Adult carpet Beetles are also found close to windows. That's the way they come in most of the time. And they can be found anywhere in North America. Although it's usually a tougher problem to solve in the south because the warmer weather accelerates their breeding times.

4. How dangerous they are

Both of them are dangerous. They must be eliminated. But because of different reasons.

Carpet Beetles

But Carpet Beetles are dangerous only to your stuff. Unless you're allergic and have come in contact with the larvae, then they're harmful to you too. But that's not very common. Larvae want to avoid you just as much as you want to avoid them. Their damage will usually look more like this:

Carpet Beetle damage to clothes Carpet Beetle damage to carpets

Bed Bugs

Bed bugs are always very dangerous (and unpleasant) to humans. Their bite is very itchy and can cause nightmares to grown men and women.

But the worst part is to know that you're unsafe in your own home, in your own bed. The psychological pressure is terrible and a lot of people have trouble getting to sleep. Who can blame them!?

Carpet Beetle damage to carpets

But do either transmit any diseases?

Historically we've always thought that neither of them transmitted any diseases contagious. But just a couple of years ago a study from Penn Medicine confirmed that bed bugs can transmit Trypanosoma cruzi, which is the parasite that causes Chagas disease. And that's one of the most deadly diseases in North, Central and South America.

It's unlikely, but it's also possible.

5. How to get rid of them

There are different ways in which you can get rid of both the carpet beetles and the bed bugs.

In both cases, you have a DIY solution. And if that doesn't work, then you must hire a professional before it's too late. You don't want to risk having to change your carpet (which will be a lot more expensive) or someone in your family being bitten over and over again.

Carpet Beetles

We wrote a whole post on how to get rid of carpet beetles: You can get rid of Disgusting Carpet Beetles. This is How!.

Check it out to make sure that you're getting rid of those carpet beetles the right way.

Bed Bugs

Getting rid of bed bugs is very similar to killing carpet beetles. They're bigger, so they're easier to see. But they know how to hide better. There are two approaches you could take:

- The first approach is the physical approach. This approach usually starts by wrapping your mattress around a plastic case to prevent them from coming out and then using traps to kill the remaining bed bugs (the ones that weren't hiding on the mattress).

In the past we've recommended a couple of Amazon encasements. But we've had way to many people tell us through our Ask an Expert section that those covers weren't being effective.

We looked into it and found out that many of the bed bug proof encasements that are generally sold online don't last very long. The encasement itself does, but their ability to retain bed bugs inside the mattress doesn't. And bed bugs can live inside mattresses for up to 18 months without feeding.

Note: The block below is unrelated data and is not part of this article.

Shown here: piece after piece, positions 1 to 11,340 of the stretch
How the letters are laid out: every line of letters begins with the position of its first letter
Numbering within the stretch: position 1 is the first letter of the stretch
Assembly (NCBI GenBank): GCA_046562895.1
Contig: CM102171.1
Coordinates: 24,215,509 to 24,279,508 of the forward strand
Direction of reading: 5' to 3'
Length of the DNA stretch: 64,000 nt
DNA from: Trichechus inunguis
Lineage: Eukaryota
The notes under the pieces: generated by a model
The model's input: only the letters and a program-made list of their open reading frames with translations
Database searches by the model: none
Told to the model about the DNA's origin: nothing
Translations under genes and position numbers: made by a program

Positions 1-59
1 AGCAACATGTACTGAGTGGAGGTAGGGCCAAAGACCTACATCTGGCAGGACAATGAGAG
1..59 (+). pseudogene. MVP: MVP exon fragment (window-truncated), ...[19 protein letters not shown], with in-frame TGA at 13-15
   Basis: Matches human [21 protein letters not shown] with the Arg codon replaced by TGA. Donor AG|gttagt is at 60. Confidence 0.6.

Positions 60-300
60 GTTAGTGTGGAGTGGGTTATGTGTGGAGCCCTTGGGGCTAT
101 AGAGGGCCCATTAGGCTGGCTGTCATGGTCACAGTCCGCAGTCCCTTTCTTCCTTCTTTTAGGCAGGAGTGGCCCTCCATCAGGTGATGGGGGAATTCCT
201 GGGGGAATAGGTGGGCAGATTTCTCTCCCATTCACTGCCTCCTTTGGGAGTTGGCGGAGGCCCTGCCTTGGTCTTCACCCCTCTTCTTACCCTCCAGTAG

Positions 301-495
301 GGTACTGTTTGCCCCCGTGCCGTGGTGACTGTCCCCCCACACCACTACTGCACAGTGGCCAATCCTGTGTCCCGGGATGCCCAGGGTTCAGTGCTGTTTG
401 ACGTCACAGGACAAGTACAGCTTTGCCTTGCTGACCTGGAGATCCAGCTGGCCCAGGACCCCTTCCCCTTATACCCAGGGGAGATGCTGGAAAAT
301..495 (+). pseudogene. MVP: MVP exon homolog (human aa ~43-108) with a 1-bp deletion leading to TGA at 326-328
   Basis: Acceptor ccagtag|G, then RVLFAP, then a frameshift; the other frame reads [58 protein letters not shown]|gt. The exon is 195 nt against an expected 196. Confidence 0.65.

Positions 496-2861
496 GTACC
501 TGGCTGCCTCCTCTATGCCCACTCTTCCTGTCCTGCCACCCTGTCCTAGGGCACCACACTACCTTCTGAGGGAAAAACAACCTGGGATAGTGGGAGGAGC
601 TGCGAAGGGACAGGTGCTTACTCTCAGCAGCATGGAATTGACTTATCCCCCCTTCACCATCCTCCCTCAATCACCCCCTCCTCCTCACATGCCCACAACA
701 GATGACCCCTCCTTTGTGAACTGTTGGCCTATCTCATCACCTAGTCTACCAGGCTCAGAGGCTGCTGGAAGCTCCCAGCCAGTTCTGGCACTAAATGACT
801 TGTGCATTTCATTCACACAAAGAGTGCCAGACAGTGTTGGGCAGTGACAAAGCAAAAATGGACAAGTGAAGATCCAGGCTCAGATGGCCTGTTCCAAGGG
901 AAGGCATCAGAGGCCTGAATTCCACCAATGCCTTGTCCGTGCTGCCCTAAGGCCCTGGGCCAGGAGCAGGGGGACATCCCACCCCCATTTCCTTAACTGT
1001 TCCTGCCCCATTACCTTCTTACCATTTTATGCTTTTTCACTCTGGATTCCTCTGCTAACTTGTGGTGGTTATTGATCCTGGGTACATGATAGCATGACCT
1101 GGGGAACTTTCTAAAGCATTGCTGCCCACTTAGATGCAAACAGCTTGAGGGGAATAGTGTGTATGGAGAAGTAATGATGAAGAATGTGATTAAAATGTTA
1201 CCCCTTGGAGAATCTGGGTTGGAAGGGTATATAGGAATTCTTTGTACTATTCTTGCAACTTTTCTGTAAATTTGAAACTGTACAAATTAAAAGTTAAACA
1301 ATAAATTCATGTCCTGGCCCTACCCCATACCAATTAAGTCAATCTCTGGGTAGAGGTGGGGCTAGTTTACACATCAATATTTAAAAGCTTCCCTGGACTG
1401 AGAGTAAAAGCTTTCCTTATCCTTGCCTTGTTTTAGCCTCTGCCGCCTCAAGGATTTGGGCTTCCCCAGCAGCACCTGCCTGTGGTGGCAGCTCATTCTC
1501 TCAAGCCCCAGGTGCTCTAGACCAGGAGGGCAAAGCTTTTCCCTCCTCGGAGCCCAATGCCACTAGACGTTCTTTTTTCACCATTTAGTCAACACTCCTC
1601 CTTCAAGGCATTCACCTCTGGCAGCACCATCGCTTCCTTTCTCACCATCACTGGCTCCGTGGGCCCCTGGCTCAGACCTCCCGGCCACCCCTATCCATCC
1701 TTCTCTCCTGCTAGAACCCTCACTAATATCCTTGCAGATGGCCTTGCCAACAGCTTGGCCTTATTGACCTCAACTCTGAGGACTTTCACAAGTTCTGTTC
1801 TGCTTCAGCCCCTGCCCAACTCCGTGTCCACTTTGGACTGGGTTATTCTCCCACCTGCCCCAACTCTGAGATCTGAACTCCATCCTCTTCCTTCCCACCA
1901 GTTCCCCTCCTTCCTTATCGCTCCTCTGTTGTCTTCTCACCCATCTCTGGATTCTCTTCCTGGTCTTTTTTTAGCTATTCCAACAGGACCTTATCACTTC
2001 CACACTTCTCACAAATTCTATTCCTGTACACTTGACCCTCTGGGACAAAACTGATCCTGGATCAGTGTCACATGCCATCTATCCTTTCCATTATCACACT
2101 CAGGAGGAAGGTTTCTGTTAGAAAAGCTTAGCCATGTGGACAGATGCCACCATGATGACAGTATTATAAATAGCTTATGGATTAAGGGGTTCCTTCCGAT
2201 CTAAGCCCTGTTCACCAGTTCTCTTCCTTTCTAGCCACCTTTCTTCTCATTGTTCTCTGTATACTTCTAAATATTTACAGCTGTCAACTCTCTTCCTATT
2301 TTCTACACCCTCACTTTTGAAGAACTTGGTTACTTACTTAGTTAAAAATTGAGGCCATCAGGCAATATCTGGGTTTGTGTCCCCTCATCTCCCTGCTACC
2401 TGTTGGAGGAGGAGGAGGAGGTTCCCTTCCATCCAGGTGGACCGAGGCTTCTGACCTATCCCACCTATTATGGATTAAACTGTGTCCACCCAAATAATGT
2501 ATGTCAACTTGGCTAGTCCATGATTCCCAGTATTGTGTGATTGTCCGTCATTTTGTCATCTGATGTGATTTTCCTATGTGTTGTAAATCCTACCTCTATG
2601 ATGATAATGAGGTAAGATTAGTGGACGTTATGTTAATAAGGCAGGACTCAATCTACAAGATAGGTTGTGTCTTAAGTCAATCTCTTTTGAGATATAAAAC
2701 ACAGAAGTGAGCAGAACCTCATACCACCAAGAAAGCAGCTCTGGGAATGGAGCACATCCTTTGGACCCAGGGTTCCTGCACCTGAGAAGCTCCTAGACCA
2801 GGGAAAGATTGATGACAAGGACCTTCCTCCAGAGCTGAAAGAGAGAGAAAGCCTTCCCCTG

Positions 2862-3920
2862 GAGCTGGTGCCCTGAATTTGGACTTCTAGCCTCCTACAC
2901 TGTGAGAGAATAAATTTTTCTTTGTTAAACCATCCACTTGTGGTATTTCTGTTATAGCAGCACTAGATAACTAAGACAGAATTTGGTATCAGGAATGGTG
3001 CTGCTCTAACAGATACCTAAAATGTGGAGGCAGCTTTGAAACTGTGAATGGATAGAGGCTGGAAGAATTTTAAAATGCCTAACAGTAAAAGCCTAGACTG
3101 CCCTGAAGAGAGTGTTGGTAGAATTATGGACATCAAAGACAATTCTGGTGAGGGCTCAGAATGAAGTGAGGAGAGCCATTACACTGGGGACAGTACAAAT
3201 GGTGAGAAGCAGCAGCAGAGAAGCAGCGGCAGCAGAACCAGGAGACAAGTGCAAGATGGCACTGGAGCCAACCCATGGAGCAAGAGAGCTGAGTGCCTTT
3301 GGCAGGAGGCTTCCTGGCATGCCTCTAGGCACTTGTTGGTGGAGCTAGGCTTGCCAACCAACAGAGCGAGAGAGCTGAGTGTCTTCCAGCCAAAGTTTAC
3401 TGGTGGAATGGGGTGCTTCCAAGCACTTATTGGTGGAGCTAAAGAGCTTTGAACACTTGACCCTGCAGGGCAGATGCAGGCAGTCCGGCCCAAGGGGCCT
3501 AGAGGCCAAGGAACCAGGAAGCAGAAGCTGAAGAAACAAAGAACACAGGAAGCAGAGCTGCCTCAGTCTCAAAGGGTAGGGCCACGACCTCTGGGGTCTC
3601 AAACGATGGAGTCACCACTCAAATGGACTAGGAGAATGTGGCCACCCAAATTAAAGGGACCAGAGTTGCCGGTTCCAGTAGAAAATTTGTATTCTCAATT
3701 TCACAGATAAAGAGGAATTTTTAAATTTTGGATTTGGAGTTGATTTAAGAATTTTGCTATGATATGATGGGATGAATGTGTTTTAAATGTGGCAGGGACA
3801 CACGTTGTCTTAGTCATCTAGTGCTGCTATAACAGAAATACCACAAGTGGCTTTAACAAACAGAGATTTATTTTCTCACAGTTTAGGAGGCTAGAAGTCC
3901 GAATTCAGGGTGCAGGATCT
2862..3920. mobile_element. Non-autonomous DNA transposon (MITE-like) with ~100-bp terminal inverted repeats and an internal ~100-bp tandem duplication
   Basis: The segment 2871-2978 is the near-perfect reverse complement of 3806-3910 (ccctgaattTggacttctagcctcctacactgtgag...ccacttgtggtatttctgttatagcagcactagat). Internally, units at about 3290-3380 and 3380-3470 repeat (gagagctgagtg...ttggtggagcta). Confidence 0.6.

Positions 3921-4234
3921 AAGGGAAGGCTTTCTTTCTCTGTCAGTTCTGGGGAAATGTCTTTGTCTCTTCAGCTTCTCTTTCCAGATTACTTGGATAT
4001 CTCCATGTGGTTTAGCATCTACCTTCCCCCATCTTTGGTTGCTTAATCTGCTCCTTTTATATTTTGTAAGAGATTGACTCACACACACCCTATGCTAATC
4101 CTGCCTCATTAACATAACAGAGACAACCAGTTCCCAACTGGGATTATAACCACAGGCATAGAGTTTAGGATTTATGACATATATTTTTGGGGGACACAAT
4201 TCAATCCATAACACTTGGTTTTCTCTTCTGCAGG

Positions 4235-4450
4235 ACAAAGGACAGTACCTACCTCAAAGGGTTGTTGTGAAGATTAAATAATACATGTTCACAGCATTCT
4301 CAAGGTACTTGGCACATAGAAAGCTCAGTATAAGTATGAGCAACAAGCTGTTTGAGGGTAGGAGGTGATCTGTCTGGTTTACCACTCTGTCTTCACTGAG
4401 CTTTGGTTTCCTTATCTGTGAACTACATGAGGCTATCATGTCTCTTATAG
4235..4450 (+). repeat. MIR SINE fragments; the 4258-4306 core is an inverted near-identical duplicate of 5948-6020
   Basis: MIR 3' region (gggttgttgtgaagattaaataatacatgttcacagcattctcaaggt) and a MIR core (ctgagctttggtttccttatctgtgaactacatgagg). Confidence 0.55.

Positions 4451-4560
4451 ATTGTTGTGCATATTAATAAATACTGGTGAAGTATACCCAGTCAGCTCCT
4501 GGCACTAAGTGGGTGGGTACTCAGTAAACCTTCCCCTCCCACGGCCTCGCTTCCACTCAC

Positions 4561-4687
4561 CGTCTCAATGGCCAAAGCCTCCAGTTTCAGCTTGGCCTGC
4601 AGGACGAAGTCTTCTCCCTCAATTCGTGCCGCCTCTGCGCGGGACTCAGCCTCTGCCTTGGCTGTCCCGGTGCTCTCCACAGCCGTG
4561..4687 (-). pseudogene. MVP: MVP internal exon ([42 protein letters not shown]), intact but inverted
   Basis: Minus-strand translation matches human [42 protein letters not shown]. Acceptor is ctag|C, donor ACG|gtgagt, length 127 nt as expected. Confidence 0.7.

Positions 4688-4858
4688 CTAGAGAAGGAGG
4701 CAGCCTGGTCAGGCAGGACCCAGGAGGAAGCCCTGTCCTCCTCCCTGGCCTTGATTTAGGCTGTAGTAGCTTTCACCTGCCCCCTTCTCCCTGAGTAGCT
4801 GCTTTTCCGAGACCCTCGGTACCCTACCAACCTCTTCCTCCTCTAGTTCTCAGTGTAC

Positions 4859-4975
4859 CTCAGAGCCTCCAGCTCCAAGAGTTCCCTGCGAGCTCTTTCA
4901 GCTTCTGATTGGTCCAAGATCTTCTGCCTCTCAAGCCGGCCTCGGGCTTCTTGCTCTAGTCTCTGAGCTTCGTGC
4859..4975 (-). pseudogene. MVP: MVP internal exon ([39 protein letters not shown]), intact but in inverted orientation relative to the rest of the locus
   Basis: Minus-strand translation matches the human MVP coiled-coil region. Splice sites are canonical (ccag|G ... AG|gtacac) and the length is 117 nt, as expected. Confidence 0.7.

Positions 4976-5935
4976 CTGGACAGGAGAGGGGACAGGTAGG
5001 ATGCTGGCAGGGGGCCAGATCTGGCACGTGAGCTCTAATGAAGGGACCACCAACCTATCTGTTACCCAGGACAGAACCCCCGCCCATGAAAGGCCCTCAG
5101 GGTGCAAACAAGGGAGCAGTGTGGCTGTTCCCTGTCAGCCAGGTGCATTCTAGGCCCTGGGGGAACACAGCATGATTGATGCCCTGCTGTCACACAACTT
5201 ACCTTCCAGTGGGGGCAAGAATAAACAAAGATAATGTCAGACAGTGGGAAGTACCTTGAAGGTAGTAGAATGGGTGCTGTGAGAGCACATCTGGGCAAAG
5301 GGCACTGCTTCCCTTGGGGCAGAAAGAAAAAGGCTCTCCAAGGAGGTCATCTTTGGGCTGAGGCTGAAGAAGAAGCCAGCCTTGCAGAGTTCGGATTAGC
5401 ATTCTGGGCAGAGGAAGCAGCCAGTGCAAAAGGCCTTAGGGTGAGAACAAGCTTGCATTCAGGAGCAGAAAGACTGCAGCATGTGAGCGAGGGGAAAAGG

What I'm trying to say is... don't go for a cheap mattress encasements. Buy a bed bug mattress encasement that will truly protect you. This is the one I recommend the most. It's sold by a company named Bed Bug Supply, and the encasement is made by a company named SafeRest. They have a 4 step process to kill bed bugs that you should really look into:

SafeRest Bed Bug Mattress Encasement

Bed Bug Encasement

You should also vacuum carefully with a powerful vacuum (check our post on The Best Vacuum Cleaners of 2020

- The second approach is the spray approach. There are all kinds of sprays that are effective against bed bugs. Some are synthetic. They contain permethrin or pyrethroids and are very effective repelling bed bugs. The one we recommend the most is a spray made by a company alled Say Bye Bugs. It's by far the best spray we've found so far. But we also recommend using it with a bed bug detergent for your sheets. It's the fastest and most efficient way of not getting bitten. The only company that makes that detergent is My cleaning products, and their detergent is their all-time best-seller for a reason!

I honestly think that the best approach is a combination of both approaches. And if that doesn't work... you can always call a professional to help you get rid of bed bugs.

Conclusion

And that's it! You probably now feel comfortable enough to know what you're dealing with.

Last but not least, we have to consider one more thing. And that is that some homes are infested with both bed bugs and carpet beetles.

And to be honest, it's quite common. The reason is that carpet beetles eat other dead insects. So, if you already have bed bugs, carpet beetles may stay in your house because of the food abundance. And when their larvae make an appearance, that's when you notice.

Whether you have bed bugs or carpet beetles, whether you have both, you can deal with this issue! I know you can! Thousands and thousands of Americans every year get rid of these pests. And you can too!

If there's anything I can do to help, please send me your question through our Ask an Expert section.

I'll be happy to help!

Cheers,

Jeremy Hayes Picture

By Jeremy Hayes

Pest Control

Hello, I'm Jeremy. I used to own a blog about pest control until Jimena found me and asked me to join the Carpet and Rug World team. I'm passionate about carpet beetles, bed bugs, moths, etc. A lot of people don't understand how that's possible. I always say that the smile on a person's face when they get rid of the problem is worth it!

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Jeremy Hayes Picture

Jeremy Hayes

Pest Control

Hello, I'm Jeremy. I used to own a blog about pest control until Jimena found me and asked me to join the Carpet and Rug World team. I'm passionate about carpet beetles, bed bugs, moths, etc. A lot of people don't understand how that's possible. I always say that the smile on a person's face when they get rid of the problem is worth it!